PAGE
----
If it is safe to do so, take photographs or videos of the damage — but leave climbing on the roof to professionals, Mr. Hunter said. You can also submit images of your possessions taken before the storm to document your losses.
The Federal Emergency Management Agency, which oversees the flood insurance program, recommends throwing out flood-damaged items that pose a health threat, such as from the growth of mold, after you take photos. Keep samples of flood-damaged items like carpet and curtains to show the adjuster.
Retain receipts of any initial repairs as well as the cost of hotels and meals. While federal flood policies don’t reimburse for temporary living costs, homeowner’s policies generally cover those expenses when they’re the result of wind damage. In federally declared disaster areas, disaster assistance may help pay for living costs that flood insurance doesn’t cover. You can search FEMA’s disaster website to see if your area qualifies.
Fortunately, standard homeowner’s insurance policies do typically cover damage from high winds — like blown-off roofs, shingles or siding, or blown-in rain. If your property was affected by both wind and flood, you may be eligible for living expenses from your policy, Mr. Hunter said.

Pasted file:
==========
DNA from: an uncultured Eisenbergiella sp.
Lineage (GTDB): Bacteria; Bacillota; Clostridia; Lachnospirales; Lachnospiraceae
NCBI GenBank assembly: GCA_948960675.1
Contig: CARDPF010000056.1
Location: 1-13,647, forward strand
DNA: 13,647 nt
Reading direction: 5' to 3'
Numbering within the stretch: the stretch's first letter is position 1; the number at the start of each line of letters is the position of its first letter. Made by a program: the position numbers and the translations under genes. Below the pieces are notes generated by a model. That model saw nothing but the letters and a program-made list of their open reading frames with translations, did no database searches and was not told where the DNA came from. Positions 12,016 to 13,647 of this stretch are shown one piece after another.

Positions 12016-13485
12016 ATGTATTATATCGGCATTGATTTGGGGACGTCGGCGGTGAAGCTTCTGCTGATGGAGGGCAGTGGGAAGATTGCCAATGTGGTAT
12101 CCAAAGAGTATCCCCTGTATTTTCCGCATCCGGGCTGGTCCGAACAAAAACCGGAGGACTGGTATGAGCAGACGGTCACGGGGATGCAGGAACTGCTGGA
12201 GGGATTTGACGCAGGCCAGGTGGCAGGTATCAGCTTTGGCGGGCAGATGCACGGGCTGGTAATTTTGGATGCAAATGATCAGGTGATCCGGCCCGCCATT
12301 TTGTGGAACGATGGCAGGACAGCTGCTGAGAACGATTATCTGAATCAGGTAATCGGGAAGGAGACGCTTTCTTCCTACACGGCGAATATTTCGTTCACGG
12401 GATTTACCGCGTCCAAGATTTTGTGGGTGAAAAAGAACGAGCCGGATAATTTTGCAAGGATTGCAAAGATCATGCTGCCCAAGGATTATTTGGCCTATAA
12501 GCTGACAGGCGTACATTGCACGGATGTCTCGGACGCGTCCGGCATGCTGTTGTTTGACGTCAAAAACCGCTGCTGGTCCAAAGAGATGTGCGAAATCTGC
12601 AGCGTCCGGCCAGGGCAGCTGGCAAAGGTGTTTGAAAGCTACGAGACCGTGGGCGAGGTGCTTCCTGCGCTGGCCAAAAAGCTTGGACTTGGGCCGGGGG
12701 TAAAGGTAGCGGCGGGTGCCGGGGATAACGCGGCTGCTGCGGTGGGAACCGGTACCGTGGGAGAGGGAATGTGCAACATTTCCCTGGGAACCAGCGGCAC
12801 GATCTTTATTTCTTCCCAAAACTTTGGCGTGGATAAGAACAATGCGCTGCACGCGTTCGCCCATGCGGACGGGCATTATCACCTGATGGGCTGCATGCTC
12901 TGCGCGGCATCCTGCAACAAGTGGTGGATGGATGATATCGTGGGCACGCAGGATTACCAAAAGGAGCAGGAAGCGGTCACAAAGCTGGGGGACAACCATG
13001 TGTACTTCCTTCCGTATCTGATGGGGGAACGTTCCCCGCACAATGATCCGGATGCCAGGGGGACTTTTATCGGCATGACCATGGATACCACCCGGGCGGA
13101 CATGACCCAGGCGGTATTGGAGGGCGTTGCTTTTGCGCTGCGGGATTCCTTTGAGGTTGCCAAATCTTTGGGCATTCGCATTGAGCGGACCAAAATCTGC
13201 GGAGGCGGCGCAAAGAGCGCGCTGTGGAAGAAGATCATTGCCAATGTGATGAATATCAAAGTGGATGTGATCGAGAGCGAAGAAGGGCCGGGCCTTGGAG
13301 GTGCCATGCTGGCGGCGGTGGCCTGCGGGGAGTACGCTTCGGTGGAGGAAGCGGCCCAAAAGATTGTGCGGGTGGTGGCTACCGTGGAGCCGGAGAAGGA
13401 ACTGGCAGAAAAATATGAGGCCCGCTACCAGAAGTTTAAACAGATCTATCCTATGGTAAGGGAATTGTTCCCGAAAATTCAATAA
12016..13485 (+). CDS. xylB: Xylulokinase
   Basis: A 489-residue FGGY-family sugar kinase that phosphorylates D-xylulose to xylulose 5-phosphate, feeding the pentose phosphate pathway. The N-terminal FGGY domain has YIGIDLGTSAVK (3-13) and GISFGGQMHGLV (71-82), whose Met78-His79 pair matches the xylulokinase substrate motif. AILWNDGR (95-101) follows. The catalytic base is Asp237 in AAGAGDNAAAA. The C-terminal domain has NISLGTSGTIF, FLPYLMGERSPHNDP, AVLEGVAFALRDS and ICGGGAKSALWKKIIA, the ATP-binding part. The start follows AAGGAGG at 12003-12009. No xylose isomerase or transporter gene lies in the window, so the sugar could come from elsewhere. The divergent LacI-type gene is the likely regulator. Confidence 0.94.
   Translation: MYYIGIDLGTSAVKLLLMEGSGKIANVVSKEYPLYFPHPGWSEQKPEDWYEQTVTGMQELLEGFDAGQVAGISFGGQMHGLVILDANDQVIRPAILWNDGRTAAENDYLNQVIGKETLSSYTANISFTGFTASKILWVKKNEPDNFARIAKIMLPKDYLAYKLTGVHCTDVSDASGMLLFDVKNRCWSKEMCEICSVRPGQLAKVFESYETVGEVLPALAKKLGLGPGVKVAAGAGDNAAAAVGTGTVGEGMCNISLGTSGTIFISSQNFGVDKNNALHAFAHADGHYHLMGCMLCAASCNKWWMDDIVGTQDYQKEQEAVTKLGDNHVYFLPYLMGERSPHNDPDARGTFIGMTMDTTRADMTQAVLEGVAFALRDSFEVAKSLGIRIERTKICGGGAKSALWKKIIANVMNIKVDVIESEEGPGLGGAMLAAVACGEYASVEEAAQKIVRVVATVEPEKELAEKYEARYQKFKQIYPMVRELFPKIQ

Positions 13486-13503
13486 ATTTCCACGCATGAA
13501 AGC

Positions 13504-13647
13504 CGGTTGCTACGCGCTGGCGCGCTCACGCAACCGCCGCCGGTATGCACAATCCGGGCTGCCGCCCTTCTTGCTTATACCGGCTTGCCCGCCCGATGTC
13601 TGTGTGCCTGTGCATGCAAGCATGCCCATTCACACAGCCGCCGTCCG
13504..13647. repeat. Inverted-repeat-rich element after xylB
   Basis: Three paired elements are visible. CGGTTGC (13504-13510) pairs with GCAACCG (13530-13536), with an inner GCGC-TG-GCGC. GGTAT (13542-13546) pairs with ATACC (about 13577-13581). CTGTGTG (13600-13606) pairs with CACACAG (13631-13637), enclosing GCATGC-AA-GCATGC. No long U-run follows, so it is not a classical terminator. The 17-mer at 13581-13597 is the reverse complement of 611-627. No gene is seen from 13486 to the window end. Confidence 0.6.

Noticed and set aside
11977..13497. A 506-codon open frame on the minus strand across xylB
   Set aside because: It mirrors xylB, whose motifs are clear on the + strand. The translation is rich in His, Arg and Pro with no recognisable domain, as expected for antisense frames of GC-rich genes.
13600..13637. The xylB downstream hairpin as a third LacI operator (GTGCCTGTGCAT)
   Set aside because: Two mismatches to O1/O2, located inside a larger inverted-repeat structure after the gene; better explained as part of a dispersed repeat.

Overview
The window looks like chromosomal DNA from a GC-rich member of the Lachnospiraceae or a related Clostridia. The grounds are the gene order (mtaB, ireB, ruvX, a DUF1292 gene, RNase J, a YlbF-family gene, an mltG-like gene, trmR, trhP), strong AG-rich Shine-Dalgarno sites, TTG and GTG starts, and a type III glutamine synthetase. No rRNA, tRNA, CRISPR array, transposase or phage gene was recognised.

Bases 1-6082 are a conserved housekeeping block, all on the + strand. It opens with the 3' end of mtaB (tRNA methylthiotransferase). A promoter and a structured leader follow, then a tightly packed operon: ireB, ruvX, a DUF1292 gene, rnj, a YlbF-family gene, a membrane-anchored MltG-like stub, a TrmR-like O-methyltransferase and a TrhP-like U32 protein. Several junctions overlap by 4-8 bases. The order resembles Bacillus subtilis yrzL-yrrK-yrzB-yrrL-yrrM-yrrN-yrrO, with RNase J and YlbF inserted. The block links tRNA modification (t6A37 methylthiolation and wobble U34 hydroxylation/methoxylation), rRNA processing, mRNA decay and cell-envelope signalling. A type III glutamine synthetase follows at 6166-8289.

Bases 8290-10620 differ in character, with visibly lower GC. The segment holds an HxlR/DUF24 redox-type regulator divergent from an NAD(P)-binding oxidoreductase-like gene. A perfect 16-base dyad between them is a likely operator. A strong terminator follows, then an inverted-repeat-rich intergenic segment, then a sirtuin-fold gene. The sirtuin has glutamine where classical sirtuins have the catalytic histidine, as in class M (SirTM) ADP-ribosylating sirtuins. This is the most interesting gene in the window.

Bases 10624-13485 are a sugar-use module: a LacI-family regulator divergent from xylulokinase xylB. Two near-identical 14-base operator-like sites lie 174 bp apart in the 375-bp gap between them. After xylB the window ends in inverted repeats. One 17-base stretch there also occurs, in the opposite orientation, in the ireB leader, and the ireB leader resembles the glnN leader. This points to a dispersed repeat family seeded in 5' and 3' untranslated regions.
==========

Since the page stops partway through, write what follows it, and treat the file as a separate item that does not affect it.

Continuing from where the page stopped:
Here are some questions and answers about flood insurance:
What if I’m not satisfied with my flood claim?
If you feel your payout is too low, you can dispute it. You can ask the adjuster’s supervisor to reconsider your claim, or you can file a request with the insurer for a new review. If you still disagree, you can file a written appeal with FEMA within 60 days of the insurer’s denial letter.
In cases of serious damage, you could consider hiring a public insurance adjuster — a professional adjuster who represents you rather than the insurer. In most states, public adjusters work on a contingency fee, meaning they aren’t paid upfront but take a cut of the settlement — often 15 percent. (Louisiana doesn’t allow contingency fees, so adjusters typically charge a flat or hourly fee.) Because the fee can be steep, the consumer federation doesn’t recommend immediately hiring public adjusters, Mr. Hunter said.
But insurers may seek to delay paying claims or deny them, hoping that policyholders will give up and accept the initial payout, said Anita Taff, the president of the National Association of Public Insurance Adjusters. Insurance policies can be complex, she said, and the federal flood program has deadlines that must be met to protect your claim. So an adjuster can help keep you on track. Typically, she said, an initial consultation with a public adjuster is free. If you do want to consider hiring one, you can search on the association’s website for member adjusters, who agree to the group’s rules for conduct and training.